Getting Started:  This activity is best suggested prior to the time that you wish to hold the ceremony, so that the child or youth will have time to prepare for their participation. The worker can start by simply stating that candles will be lit as a remembrance of those people who have impacted her life.   

 

1. The first candle is for our birth parents. We light it in honor of the gift they gave us ~ the gift of life.

 

2. The second candle is to remember our foster parents ~ the people who cared for us on our journey.

 

3. The third candle is for the memories that were especially hard for us. This candle is for thinking about those adults who should have cared for us but didn't. Maybe they hurt us. The light reminds us that we are going to be able to look at sad memories, too. They are part of the past.

 

4. The fourth candle is for the people we had to leave behind ~ perhaps a grandparent or a birth sibling. These are sometimes sad memories, too.  The light reminds us that we are getting strong enough to look at those things, too.

 

5. The fifth candle is for our adoptive parents ~ the parents we have now - the parents helping us to grow and who are learning to help us light our past so that we can understand.

 

6. The sixth candle is for the people who have helped us along the way, helping us to learn to like ourselves and to trust adults who can keep us safe.

 

7. The seventh candle is the best of all ~ it is for ourselves and our future. It is light for all of the wonderful things we are going to do in the future.

 

Allow adequate time for the child or youth to be still with their thoughts throughout the ceremony. 

 

When using the ceremony with parents, adapt the meanings for each of the candles to match the unique circumstance of that parent. 

 

Tips and techniques to making the activity meaningful: When we experience a loss, whether it is the end of a relationship, the death of a loved one, or relocating to a new town leaving behind friends, family, and all that is familiar, we grieve.  We all acknowledge that grieving is normal and healthy and expected. There are many rituals surrounding loss through death; participation in rituals can provide relief from the isolating feelings that accompany grief.  For children and youth in foster care, there is often no ritual to recognize and validate the feelings of loss for people who have impacted their lives.   Rituals can provide the permission that the child or youth needs to express his deepest thoughts and feelings about loved ones from whom he is separated.  The act of lighting a candle in honor of those who have died is a centuries old tradition, and it can be adapted for use by children and youth in foster care.  Workers can use the concept illustrated here, or modify elements of the ceremony to meet the individual needs of the child or youth.  This is also an activity that could be considered in which groups of youth can participate.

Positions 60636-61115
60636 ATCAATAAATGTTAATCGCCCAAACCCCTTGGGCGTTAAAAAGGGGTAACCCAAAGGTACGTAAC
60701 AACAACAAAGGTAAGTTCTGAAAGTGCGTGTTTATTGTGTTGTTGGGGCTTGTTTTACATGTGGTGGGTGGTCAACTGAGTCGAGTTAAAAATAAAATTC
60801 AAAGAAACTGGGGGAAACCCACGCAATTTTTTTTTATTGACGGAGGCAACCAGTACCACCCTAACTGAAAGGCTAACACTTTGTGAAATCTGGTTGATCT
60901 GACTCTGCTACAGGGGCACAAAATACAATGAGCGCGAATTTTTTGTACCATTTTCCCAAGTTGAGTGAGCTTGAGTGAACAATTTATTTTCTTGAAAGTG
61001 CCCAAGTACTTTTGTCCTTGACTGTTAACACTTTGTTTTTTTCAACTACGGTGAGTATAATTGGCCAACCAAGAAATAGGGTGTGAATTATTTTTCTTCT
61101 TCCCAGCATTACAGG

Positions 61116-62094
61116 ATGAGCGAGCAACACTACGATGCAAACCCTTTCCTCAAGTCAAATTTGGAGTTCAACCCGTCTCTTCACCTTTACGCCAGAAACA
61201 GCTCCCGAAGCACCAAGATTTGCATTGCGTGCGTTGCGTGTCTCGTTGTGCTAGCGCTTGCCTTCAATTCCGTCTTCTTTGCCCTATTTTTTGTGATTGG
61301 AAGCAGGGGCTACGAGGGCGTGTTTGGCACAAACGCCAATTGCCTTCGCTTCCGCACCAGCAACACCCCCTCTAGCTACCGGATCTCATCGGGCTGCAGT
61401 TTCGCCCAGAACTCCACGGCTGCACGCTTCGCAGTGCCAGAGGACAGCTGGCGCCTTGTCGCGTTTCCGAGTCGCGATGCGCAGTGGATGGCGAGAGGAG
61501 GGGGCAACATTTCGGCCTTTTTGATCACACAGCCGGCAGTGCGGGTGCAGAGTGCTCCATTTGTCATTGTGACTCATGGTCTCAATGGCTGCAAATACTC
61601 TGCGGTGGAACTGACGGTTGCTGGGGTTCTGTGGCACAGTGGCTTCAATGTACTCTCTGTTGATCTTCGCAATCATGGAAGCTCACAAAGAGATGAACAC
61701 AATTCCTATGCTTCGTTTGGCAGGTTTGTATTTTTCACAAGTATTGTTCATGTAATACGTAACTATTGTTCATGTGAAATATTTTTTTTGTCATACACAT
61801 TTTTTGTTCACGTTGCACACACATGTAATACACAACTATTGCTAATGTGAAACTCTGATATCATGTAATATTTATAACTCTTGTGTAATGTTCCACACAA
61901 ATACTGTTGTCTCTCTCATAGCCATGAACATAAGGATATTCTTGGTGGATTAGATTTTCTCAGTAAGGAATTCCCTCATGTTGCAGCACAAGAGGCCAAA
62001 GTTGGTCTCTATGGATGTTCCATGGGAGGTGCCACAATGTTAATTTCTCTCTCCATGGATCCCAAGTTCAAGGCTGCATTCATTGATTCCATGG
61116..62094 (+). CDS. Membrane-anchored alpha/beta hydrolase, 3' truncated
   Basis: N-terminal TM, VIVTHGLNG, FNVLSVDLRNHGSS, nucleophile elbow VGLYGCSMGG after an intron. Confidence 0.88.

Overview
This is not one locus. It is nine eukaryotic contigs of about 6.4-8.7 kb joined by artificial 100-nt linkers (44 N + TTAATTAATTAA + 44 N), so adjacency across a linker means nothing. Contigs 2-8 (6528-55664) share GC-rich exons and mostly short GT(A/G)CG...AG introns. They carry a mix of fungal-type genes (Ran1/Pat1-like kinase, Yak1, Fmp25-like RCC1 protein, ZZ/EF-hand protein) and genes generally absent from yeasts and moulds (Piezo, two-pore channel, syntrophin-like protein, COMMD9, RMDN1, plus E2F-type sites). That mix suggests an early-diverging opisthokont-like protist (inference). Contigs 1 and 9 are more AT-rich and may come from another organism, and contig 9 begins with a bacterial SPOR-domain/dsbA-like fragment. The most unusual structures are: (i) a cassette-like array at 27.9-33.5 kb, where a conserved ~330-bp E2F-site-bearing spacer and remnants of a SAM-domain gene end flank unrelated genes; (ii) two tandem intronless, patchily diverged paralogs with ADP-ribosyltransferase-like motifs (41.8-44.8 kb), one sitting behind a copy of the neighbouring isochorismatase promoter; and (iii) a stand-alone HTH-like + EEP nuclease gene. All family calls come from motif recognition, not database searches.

Another way to help children and youth remember loved ones, particularly around the holidays, is to help the youth create a memory tree.  A small artificial tree two to three feet high can be provided to the youth.  Pictures of loved ones can then be placed in ornament frames (many craft stores carry these) and hung on the tree.   

 

Visit me at our Facebook page and continue the dialogue!

Sincerely,

Darla L. Henry

2012 Darla L. Henry & Associates
P.O. Box 4847 Harrisburg, Pa 17111-0847
dhenry@darlahenry.org   |   717-919-6286